They are the Rays, after all, and there has to be some method to the madness. Tommy Pham slashed .343/.448/.622 with a .447 wOBA in his 174 PA after the Cardinals sent him to the Gulf Coast. Ji-Man Choi got a crack at some regular playing time and slashed .269/.370/.506 with a .375 wOBA. The Rays also got some really good offensive contributions from guys like Daniel Robertson, Joey Wendle, and Matt Duffy. Willy Adames slashed .286/.354/.432 in the second half over 200 plate appearances.
There are a lot of pieces here and a lot of guys that make a lot of contact. I just can’t get over the BABIPs. Wendle had a .353 in 545 PA. Pham had a .442 in 174 PA. Duffy had a .353 in 560 PA. Robertson had a .328 in 340 PA. Adames had a .378 in 323 PA.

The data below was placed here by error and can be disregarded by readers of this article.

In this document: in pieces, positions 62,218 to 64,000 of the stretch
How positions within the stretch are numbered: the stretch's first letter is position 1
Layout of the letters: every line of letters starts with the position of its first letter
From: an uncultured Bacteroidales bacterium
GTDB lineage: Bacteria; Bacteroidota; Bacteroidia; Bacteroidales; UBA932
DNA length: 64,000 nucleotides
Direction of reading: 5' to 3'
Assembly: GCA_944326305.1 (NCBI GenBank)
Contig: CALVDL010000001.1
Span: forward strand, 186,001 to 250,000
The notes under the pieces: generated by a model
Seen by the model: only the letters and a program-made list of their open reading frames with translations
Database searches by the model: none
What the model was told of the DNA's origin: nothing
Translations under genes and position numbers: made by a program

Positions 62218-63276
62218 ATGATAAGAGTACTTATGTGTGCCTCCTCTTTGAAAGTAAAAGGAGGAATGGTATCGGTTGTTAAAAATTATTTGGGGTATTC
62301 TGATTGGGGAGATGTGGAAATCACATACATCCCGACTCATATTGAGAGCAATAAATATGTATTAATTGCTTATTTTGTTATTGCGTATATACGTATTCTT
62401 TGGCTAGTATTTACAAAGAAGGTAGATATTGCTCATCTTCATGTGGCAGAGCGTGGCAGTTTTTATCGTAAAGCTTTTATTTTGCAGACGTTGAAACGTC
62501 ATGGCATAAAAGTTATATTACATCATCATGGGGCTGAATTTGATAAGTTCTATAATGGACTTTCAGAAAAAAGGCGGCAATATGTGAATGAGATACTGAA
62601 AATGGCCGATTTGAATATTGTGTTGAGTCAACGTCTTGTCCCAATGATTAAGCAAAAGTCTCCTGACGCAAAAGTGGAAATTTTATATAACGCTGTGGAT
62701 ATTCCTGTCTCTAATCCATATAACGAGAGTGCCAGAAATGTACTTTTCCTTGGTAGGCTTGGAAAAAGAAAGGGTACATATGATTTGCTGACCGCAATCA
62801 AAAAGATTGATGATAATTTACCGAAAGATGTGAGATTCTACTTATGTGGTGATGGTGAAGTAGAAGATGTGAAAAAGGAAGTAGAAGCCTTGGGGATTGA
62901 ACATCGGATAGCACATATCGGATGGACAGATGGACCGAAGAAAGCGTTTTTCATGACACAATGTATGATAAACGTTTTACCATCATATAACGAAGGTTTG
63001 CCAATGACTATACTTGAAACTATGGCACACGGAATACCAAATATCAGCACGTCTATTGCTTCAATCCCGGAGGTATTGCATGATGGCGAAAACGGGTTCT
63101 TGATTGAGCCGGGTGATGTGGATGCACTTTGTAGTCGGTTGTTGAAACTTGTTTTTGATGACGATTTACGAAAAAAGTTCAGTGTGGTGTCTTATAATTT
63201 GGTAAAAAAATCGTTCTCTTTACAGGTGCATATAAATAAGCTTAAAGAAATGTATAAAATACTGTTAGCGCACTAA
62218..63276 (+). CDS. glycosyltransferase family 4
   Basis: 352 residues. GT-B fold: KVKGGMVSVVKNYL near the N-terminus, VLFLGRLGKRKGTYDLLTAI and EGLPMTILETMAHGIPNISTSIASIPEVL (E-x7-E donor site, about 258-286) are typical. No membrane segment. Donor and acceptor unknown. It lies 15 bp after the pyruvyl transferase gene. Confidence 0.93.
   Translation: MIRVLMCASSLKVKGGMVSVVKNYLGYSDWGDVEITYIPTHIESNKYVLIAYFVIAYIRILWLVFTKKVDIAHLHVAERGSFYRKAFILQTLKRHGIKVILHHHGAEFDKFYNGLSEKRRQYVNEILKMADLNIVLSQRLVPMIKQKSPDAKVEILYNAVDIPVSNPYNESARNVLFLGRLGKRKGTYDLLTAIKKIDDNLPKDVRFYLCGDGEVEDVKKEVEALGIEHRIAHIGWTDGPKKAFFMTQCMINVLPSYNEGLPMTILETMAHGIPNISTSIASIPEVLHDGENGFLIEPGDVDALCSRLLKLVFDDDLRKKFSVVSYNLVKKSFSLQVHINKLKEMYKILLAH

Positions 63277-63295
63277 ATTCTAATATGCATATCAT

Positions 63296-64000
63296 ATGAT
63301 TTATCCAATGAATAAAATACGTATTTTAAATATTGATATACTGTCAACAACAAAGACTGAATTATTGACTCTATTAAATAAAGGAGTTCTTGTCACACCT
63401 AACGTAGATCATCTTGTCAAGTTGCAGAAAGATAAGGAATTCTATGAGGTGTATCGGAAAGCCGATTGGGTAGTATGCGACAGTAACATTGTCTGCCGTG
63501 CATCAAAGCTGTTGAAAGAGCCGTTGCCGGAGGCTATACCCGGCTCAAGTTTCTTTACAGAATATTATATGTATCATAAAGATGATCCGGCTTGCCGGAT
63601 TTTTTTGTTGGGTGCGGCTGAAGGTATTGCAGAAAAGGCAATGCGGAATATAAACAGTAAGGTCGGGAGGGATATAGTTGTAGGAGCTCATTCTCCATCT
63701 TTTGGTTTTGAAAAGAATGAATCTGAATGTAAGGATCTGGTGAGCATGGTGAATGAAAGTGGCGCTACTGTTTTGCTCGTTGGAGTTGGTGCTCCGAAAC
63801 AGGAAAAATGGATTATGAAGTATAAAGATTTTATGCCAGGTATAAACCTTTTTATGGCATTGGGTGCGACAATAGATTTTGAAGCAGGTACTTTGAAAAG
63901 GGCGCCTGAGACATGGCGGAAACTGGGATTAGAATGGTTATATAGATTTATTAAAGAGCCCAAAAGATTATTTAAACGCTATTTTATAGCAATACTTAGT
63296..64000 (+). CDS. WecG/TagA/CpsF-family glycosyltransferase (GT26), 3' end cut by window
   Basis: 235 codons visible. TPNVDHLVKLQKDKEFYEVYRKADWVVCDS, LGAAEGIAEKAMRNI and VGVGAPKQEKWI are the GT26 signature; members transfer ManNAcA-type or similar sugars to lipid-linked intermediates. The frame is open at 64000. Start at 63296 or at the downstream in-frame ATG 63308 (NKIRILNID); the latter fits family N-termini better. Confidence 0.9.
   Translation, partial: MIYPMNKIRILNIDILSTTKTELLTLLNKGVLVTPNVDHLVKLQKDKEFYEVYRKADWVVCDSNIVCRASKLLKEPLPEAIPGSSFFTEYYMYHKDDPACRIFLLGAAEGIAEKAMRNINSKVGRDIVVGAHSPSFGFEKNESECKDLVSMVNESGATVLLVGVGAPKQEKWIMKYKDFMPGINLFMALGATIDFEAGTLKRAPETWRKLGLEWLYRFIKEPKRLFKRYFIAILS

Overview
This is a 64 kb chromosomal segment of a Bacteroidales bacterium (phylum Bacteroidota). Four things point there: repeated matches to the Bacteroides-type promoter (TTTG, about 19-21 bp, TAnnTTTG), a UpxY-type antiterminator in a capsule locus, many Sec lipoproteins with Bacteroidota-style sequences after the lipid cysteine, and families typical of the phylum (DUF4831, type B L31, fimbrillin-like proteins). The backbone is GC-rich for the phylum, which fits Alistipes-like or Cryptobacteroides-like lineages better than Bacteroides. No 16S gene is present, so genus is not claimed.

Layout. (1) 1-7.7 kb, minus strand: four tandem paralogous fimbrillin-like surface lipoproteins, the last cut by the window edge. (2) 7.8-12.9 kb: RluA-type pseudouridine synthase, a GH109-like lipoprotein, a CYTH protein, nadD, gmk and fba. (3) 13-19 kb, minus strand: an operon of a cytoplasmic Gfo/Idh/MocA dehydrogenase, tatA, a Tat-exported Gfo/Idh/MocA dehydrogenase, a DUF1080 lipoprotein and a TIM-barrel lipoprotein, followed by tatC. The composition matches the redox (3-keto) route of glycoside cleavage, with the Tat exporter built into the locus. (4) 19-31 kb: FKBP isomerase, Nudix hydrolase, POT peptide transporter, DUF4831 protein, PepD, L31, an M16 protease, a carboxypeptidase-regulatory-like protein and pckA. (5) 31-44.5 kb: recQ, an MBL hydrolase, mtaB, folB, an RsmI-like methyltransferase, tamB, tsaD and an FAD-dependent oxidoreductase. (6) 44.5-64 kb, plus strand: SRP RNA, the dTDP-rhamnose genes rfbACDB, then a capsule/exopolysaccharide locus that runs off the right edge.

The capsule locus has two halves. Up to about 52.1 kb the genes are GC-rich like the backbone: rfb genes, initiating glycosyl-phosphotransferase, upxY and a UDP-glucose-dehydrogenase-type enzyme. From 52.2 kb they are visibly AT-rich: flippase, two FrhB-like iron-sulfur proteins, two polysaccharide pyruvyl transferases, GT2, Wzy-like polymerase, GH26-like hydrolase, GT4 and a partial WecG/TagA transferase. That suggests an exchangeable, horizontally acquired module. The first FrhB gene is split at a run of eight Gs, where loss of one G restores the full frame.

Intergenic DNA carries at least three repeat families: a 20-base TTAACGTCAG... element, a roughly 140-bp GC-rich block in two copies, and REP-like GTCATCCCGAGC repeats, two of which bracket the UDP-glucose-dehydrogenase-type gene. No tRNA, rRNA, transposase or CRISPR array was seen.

It can’t be an accident when this many players post well above average batting averages on balls in play. The sabermetrician in me keeps telling me that this is unsustainable, but there has to be something to it. It would have to be a reason why the Rays gambled on Avisail Garcia, whose only great season was a because of a .392 BABIP. It would also speak to why the Rays were willing to give up what looks like a hitter with a safer projection in Jake Bauers for the pathetic launch angle of hard-hitting Yandy Diaz.